Sorry to be a pain in yall's bum, but I cannot find a DSP chip that will reformat all the raw digital audio of the SNES' sound chip into something a commercial receiver can decode and amplify (and, yes, my new AVR can receive non-standard sampling rates in case you were wondering). The original document that detailed this mod said to use Cirrus Logic's CS8405A-CS, but that chip is no longer manufactured and the new version, CS8415A, cannot purchased for under $13 US unless you are buying in quantities of more than 1,000!!! I clicked on the "request a sample" link on Cirrus Logic's own site and (when the page actually loads) it prompts me to enter a legitimate business e-mail account which I am not in possession of. DigiKey, Avnet, and Newark are all sites that supposedly carry this chip, but not without the strings attached that I already mentioned...please help me in finding a comparable alternative or a resource where I can find this IC inexpensively.

acem77

I found a way to get around the nonstandard 32khz you need to supply another clock.
my sony works ok with the nonstandard 32khz signal, my denon does not:(
the problem is  my denon replaced my sony when the sony lost some channels.
I since fixed the sony but i dont want to go back to it as my main unit...

after using another clock the snes worked on my denon but now there is a some jitter/static/crackle(not sure what the right term is) :(
it can only be heard in some tone ranges. 80% time it sound nice,
but i want it to be perfect.

Not sure if the clock is off a bit? I tried a trim cap but still no luck.
It could be noise in the circuit Lots of long wires/antennas :P








Hojo_Norem

March 23, 2011, 04:32:52 AM #9 Last Edit: March 23, 2011, 04:40:37 AM by butter_pat_head
Quote from: acem77 on March 22, 2011, 06:59:40 AM
I found a way to get around the nonstandard 32khz you need to supply another clock.
my sony works ok with the nonstandard 32khz signal, my denon does not:(
the problem is  my denon replaced my sony when the sony lost some channels.
I since fixed the sony but i dont want to go back to it as my main unit...

after using another clock the snes worked on my denon but now there is a some jitter/static/crackle(not sure what the right term is) :(
it can only be heard in some tone ranges. 80% time it sound nice,
but i want it to be perfect.

Not sure if the clock is off a bit? I tried a trim cap but still no luck.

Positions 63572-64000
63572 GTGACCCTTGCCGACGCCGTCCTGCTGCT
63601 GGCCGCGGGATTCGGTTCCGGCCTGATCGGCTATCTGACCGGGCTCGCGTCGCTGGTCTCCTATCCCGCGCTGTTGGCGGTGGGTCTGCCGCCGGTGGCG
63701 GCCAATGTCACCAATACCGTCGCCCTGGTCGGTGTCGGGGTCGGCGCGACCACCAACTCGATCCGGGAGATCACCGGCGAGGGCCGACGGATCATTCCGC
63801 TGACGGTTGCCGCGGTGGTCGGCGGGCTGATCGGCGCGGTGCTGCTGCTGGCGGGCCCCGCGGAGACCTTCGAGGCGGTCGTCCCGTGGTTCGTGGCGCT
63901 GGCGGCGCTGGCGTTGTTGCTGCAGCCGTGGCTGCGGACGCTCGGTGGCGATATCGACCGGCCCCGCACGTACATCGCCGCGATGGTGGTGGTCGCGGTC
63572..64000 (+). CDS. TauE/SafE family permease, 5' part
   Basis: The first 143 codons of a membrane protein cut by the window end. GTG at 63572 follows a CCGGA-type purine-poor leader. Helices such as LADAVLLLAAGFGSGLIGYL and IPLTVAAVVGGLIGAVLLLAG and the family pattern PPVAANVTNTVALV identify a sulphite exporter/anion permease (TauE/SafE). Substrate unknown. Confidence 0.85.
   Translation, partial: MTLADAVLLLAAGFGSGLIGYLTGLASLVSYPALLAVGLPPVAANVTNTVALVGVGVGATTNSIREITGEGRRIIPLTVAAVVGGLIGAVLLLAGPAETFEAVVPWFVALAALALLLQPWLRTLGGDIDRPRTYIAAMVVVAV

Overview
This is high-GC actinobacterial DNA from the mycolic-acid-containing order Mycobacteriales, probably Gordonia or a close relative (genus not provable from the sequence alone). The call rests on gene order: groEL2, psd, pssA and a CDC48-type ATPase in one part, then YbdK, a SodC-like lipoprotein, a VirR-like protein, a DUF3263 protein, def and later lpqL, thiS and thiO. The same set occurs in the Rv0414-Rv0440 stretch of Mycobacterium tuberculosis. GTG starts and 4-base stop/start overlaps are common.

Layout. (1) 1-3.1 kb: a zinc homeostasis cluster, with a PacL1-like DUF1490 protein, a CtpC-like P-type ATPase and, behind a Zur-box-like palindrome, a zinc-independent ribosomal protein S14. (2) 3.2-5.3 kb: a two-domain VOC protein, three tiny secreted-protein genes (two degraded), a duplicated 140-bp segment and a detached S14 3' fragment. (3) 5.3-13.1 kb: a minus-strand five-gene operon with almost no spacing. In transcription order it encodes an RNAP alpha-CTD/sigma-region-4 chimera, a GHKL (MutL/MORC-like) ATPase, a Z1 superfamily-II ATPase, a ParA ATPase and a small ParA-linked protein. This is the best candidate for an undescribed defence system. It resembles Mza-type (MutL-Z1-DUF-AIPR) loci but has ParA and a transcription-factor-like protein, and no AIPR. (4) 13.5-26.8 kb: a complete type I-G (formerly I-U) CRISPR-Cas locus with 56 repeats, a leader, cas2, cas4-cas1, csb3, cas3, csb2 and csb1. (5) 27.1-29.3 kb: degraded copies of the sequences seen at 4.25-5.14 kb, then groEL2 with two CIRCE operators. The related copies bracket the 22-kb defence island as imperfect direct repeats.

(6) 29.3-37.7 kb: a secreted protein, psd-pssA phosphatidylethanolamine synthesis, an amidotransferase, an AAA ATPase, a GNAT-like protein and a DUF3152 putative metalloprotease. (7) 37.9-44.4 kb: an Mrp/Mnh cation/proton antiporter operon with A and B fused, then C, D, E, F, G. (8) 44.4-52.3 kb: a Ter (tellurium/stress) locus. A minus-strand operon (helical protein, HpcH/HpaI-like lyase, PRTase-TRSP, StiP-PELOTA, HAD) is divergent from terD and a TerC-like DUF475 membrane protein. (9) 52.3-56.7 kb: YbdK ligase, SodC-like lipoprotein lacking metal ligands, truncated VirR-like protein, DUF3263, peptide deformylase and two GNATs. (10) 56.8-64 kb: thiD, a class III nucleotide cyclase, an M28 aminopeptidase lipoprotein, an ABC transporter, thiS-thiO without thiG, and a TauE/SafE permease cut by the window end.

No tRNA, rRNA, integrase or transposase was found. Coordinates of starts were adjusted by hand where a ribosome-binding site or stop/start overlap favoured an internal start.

It could be noise in the circuit Lots of long wires/antennas :P


The problem with the jitter is because of the external clock.  As the SNES's output is not quite 32KHz as we know, the act of supplying a standard 32KHz clock will result in the S/PDIF encoder skipping/duplicating audio bits of audio data.  The only way I can see to get it perfect it to somehow resample the audio to something higher like 44.1KHz in real time.

EDIT:

Just did a bit of googling and it looks like the Cirrus Logic CS8420 might do the trick.  It can act as the S/PDIF encoder so everything is done on the one chip.  I have no clue how good it will sound however...
Formerly 'butter_pat_head'

acem77

thanks for the info, this may come in handy :)
I finally got the snes working great on my denon, I had to change the clock generator block.
the only system with issues left is the jaguar, some tones are tinny sounding/echoing.

zedrein

Acem, was that digital audio all you ever hoped for? Please relay to us the glorious details!

acem77

Quote from: zedrein on April 11, 2011, 12:45:48 AM
Acem, was that digital audio all you ever hoped for? Please relay to us the glorious details!

Yes!
Id compare the jump in audio quality as RGB video is visually.
With some good speakers and a digital receiver the sound is way more filling and defined.
You start to hear things you never noticed before.
This is the same for any of the systems that can be digitally modded.
With the psx sounding the best for audio cds, even better than the ps3.

imparanoic

i have a nakamichi av10 av amplifier in the lounge, not sure if it can accept non standard 32khz digital feed, i have also psone and snes, can any one quote me a spdif conversion  cost in uk? 

elizle

Ok, so I am trying this out and I'm not having any luck. I am using this http://www.mouser.com/catalog/specsheets/totx177l(f,t).pdf and I can't get the emitter to light up on it. I just used my multimeter. VCC is 5V, ground is reading 0V and Signal is like 0.1V or something like that, I don't remember exactly. Do I need a capacitor between VCC and Ground like it shows in the datasheet? Does anyone have this done with optical? A picture is worth a thousand words. I got some sound to come out, but it was crackly using a 3.3V Toslink emitter and I had some resistors on VCC and I was assuming that that was the problem, but now I'm getting nothing.

jamisonai